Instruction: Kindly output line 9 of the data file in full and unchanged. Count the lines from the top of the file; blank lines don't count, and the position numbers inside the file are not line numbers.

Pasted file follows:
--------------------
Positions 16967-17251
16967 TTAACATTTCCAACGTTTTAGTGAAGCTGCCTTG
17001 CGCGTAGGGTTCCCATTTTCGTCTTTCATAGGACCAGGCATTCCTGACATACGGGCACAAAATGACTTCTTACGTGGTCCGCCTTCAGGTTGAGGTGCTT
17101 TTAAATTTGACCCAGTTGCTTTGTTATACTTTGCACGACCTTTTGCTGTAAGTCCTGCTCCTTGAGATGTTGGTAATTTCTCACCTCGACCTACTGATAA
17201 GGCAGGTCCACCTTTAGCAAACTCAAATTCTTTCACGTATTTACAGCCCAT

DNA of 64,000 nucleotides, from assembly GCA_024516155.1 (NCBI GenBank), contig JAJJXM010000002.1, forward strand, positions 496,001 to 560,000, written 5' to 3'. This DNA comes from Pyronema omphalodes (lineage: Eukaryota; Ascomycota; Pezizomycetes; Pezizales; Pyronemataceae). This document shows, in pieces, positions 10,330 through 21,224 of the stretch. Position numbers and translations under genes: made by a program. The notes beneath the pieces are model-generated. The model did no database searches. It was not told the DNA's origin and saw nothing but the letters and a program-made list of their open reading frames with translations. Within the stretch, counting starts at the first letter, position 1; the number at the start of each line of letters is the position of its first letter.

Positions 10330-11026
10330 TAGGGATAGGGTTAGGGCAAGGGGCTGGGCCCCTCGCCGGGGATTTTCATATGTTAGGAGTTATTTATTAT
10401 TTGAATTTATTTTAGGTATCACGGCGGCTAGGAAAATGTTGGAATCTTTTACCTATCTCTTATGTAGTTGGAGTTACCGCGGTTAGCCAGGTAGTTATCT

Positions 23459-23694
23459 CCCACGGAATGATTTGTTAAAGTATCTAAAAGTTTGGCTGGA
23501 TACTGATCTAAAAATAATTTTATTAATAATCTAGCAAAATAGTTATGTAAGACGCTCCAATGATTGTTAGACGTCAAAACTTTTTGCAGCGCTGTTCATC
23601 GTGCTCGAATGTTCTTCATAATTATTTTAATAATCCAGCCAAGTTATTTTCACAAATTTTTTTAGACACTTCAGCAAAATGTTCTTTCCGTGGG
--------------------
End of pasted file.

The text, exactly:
10401 TTGAATTTATTTTAGGTATCACGGCGGCTAGGAAAATGTTGGAATCTTTTACCTATCTCTTATGTAGTTGGAGTTACCGCGGTTAGCCAGGTAGTTATCT